6-14-14 Hodgepodge

Saturday, June 14, 2014

Projection, Anyone?

A joke has become the latest excuse for feminists to spew bile online, in the form of a Twitter hashtag campaign to end Father's Day.

Apparently, Father's Day is just another way of perpetuating the patriarchal dominance that is so rampant in American society. Forget that Mother's Day is also a thing, that's not important. All that matters is that we end a day dedicated to the monsters among us, or something.
While we're surveying intellectual and psychological wreckage...

I find it absurd (and revealing) that so many such "outraged" people both emulate in deed their own stereotypes of non-leftists as "haters" and act as boorishly as they suppose "all" men do in a supposed show of "liberation".

Weekend Reading

"[B]ecause of its vital role, health care should be an industry in which success should be most praiseworthy, given that financial viability is essential for continued operations and the opportunity to purchase health care services." -- Amesh Adalja, in "In Defense of Jeffrey Romoff" at The Pittsburgh Post-Gazette

"Apparently, smiling can unleash the power to self-fulfill a happy prophecy." -- Michael Hurd, in "The Health Benefits of Smiling" at The Delaware Wave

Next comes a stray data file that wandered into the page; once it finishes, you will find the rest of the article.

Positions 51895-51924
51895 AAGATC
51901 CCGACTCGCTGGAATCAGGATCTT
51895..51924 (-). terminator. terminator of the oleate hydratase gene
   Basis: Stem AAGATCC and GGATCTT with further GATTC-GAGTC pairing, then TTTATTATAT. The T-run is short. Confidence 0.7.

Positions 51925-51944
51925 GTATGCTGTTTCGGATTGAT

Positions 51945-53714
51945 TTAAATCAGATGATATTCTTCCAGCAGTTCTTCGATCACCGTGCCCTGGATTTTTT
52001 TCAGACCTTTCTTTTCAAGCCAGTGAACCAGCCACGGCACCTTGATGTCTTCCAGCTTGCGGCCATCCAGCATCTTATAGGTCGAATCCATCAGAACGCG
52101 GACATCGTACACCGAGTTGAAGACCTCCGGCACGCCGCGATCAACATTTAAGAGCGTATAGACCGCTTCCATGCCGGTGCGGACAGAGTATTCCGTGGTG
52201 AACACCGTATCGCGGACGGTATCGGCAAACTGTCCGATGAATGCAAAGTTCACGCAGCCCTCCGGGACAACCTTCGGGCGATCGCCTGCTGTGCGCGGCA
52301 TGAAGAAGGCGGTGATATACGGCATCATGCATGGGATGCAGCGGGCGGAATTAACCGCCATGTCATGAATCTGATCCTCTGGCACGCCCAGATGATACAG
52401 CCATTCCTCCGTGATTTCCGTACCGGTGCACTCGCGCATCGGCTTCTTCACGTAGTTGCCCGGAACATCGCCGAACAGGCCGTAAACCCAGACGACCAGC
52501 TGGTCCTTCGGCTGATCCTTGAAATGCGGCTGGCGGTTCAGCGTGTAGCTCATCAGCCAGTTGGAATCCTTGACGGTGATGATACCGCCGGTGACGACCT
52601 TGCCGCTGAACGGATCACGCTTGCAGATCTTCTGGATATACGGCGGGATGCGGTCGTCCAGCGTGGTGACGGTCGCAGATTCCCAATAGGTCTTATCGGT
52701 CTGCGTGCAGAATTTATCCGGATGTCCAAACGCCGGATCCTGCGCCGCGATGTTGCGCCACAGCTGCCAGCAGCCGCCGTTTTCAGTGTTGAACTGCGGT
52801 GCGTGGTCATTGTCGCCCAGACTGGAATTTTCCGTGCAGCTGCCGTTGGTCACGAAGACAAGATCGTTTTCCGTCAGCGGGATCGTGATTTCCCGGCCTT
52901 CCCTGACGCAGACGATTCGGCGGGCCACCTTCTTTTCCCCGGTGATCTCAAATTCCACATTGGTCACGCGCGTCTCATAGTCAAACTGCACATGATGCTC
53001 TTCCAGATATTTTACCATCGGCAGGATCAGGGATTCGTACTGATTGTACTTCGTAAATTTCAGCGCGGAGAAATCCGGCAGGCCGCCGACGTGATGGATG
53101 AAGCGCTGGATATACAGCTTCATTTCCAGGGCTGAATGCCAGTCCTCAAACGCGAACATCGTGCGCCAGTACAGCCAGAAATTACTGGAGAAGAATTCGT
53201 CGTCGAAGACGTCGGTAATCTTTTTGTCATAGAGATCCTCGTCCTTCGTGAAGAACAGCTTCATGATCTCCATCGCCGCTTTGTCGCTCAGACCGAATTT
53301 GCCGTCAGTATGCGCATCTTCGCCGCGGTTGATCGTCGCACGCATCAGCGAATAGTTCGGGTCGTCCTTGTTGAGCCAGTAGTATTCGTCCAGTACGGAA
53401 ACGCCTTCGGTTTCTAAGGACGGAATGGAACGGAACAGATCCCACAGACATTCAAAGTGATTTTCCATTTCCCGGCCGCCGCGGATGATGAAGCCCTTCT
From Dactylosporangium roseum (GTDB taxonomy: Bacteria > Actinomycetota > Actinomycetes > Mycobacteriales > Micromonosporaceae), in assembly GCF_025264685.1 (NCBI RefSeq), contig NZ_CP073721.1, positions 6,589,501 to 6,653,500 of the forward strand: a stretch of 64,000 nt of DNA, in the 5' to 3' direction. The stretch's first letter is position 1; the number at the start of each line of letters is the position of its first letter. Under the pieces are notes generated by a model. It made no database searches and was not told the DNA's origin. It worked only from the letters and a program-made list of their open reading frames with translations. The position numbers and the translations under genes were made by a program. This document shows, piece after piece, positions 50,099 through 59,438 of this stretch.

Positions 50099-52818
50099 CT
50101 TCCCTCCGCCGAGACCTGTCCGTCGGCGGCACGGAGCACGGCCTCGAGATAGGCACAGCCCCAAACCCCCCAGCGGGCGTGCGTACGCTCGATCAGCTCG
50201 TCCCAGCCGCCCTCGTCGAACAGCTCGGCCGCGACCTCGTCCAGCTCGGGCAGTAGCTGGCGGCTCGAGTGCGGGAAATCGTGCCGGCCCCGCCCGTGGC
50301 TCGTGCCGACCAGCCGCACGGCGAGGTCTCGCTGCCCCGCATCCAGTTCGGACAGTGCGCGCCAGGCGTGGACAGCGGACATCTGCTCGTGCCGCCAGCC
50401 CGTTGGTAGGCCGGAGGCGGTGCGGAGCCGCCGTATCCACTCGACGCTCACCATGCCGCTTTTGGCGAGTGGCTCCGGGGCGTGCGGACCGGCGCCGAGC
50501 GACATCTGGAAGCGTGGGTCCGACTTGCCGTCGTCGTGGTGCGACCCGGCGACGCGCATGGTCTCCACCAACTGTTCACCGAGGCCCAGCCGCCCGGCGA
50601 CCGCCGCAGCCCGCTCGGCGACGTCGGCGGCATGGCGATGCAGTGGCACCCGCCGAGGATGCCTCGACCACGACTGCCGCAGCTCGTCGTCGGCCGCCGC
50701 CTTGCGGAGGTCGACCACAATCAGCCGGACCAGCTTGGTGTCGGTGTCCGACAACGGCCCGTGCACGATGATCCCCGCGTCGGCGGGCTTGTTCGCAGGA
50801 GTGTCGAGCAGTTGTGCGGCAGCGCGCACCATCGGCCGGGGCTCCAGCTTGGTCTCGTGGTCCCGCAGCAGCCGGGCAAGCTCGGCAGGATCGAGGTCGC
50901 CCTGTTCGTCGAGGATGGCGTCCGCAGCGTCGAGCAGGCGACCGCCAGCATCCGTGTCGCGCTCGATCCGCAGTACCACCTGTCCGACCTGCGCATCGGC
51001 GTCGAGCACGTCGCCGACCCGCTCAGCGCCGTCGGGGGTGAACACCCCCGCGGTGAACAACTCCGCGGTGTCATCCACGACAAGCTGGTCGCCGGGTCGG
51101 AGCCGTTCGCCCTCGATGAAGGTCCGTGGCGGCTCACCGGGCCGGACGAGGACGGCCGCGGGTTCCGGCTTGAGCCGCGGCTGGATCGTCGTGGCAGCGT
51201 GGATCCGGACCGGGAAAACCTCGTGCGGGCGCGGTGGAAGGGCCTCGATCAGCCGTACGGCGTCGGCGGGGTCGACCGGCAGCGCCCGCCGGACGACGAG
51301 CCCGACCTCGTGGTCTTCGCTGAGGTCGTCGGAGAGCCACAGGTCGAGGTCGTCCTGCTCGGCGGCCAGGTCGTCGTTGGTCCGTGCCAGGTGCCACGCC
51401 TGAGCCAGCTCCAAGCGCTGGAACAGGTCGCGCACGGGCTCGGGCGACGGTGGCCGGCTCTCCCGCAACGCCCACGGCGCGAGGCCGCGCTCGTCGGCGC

"[T]here are things you can do to make transition a little less traumatic." -- Michael Hurd, in "Life Is Not Static" at The Delaware Coast Press

"If we really want to kill off the campaign finance monster, we need to drive a stake through the wrong-headed view of free speech at its heart." -- Steve Simpson, in "The Campaign Finance Monster that Refuses To Die" at Breitbart

In More Detail

The Simpson piece, through its historical survey of attempts to regulate spending on political campaigns, demonstrates just how close we are to completely losing government protection of freedom of speech.

The "Marriage Problem"

I enjoyed Robert Krulwich's explanation of a mathematical solution for quickly making an optimal choice from among a limited pool of options:
It works any time you have a list of potential wives, husbands, prom dates, job applicants, garage mechanics. The rules are simple: You start with a situation where you have a fixed number of options (if, say, you live in a small town and there aren't unlimited men to date, garages to go to), so you make a list -- that's your final list -- and you interview each candidate one by one. Again, what I'm about to describe doesn't always produce a happy result, but it does so more often than would occur randomly. For mathematicians, that's enough.
Read the whole thing for historical background and quick-and-dirty explanations of the strategy and why it often works.


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